Letters to the Editor for July 12, 2013


Published: Friday, July 12, 2013 at 6:01 a.m.
Last Modified: Tuesday, July 9, 2013 at 11:06 p.m.

Class distractions

I read with interest the article in The Gainesville Sun regarding school tardiness and the practice of checking students out early. As a teacher, this has caused quite a deal of frustration over the years.

When a child walks in tardy, I stop the class to greet the student, collect papers brought from home, and wait while the backpack, lunch and other materials are placed where they need to go. Then the child is brought up to speed on what the class is working on.

Then there are students who are checked out of class early. Once again, I stop the class, help the student retrieve papers that need to go home, gather up the backpack, lunch box, and send two students to walk the child to the office.

Students who are tardy and those who are checked out early lose out on academic instruction and take away time from other students.

Jane Crawford,

Gainesville

A scary ruling

A recent article in The Sun summarized recent Supreme Court activity. It omitted one of the court's more onerous decisions, a ruling that prosecutors could use a person's silence against them in court if it comes before he's told of his right to remain silent.

The court ruled that in a non-custodial interview, prosecutors can use your silence as evidence of guilt, even though citizens are allowed to refuse to speak with police. Does this mean that invoking the 5th Amendment to avoid self-incrimination is incriminating? Watch out IRS employees!

It gets even better. The Russian Emergency Situations Ministry and FEMA have agreed to exchange experts during joint rescue operations in major disasters and provide security at mass events, such as the Super Bowl. The use of foreign troops on our soil, or even U.S. Army troops for that matter, in a law-enforcement capacity, is a violation of Posse Comitatus.

Glen Saucier,

Branford

Dependency Nation

Bill Maxwell (July 2, Sun) wrote of the plight of the Navajo Nation near Flagstaff and was surprised most of the crimes are committed by Navajos who make up only 10 percent of the population. He could have easily been writing about blacks, Chinese, Hispanics, a rundown trailer park, or any other group that has been singled-out and herded together.

There are no fences around the Navajo Nation. One can walk out at any time, but why leave even a ramshackle domicile when someone else will pay your rent, food, insurance, even your Obamaphone?

The Navajo Nation is a well-known example of government's perhaps, well-intentioned hand-outs becoming a soul-sapping cancer that continues to fester and procreate until it destroys the very essence of a society. It is a microcosm of what is wrong in many neighborhoods all over America today.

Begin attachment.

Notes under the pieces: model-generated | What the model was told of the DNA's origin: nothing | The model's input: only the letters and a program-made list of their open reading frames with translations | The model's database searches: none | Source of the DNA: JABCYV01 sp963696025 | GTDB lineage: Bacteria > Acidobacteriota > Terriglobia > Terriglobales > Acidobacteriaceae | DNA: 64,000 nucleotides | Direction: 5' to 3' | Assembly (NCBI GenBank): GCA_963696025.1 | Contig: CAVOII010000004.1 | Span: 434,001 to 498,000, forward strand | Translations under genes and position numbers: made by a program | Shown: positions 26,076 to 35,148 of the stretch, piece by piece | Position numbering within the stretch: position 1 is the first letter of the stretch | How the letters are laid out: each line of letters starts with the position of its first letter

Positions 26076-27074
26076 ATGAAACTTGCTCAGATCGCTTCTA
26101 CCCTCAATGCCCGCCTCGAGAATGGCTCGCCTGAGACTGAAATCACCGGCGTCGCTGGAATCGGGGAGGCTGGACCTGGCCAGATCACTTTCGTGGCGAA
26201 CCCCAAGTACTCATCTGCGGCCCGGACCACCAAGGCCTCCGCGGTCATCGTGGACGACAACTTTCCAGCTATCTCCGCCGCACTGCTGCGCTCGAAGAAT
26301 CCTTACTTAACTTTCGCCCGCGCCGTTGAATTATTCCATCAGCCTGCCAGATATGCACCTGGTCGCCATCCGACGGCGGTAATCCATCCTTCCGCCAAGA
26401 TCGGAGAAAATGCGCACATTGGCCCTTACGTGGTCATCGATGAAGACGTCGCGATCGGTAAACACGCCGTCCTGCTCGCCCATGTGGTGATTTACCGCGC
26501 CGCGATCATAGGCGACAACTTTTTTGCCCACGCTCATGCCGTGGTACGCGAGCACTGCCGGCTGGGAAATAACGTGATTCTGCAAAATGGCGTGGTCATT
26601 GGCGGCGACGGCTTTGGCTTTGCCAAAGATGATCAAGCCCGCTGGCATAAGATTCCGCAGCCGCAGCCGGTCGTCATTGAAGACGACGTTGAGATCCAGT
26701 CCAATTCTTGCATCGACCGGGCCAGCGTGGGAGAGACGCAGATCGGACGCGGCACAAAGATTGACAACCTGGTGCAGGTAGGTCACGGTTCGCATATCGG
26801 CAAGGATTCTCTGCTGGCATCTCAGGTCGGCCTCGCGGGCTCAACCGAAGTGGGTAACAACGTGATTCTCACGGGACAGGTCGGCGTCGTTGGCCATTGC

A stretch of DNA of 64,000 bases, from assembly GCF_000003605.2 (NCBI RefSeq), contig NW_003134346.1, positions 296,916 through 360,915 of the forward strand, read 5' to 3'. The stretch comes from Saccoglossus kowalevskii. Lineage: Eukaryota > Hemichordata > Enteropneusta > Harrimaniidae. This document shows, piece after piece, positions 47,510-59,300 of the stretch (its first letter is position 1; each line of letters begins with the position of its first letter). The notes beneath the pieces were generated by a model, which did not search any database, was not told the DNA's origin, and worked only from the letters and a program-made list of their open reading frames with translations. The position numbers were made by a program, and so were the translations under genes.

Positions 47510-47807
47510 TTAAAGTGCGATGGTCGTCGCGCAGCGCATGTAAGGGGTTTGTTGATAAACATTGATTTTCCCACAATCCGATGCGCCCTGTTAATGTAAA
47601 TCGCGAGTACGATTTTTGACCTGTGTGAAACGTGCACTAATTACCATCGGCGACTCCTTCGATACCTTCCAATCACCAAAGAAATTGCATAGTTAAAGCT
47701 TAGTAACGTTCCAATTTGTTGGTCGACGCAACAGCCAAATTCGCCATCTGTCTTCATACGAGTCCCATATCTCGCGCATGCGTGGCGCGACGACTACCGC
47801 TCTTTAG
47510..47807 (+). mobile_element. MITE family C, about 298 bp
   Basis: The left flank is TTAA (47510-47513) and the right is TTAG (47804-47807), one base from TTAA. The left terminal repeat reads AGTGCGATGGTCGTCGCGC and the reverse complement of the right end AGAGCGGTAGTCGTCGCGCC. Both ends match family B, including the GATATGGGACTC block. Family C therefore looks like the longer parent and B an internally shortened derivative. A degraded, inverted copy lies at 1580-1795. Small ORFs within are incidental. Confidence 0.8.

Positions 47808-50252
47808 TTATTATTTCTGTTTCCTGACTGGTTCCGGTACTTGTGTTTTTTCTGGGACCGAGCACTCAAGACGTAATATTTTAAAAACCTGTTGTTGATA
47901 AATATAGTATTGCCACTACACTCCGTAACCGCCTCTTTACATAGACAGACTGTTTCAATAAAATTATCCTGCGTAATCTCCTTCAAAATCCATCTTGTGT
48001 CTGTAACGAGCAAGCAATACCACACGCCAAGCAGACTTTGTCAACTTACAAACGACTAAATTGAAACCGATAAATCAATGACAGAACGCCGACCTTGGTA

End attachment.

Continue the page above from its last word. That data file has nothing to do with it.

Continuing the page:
Ben Butler,

Alachua

Freedom farce

Bottle rockets, cold beer and hot dogs on Independence Day are a great way to perpetuate the illusion of freedom. If we are so free, why all the secrecy, the classified documents, NSA snooping or the unprecedented attack on all whistle-blowers like Edward Snowden? What don't our leaders want us to know?

If our president was genuine he would have visited Brad Manning's cell in solitary before paying homage to the prison that held another freedom fighter, Nelson Mandela.

If the U.S. had the least bit of integrity it would free Manning and extradite George W. Bush to face trials abroad for the war crimes these leakers merely described.

If you like paying for endless wars and corporate welfare or like the state of our environment and climate or still believe in the American dream as seen on TV, this Bud is for you.

Randall Lance,

Wellborn

The Sun shows its anti-Obama bias

It's sad, but never surprising, that Sun editors seem to do what they can to undermine the Obama presidency.

On July 4th (of all days), your lead story dealt with the decision by the Obama administration to delay enforcement of the employer mandate. This should be considered a small change in the implementation of the president's health care plan, but it was hardly something so very momentous as to warrant top billing.

Just the day before, the president of Egypt was overthrown by that country's military, an event that was certainly the biggest, most important story of the day. But a story about an important, fast-changing event doesn't get top billing in this paper. It's not considered nearly as important as a minor rules change in a large, complicated program.

It would be nice if you could try to put your clearly anti-Obama biases aside and report the news fairly.

Tom Bennington,

Archer

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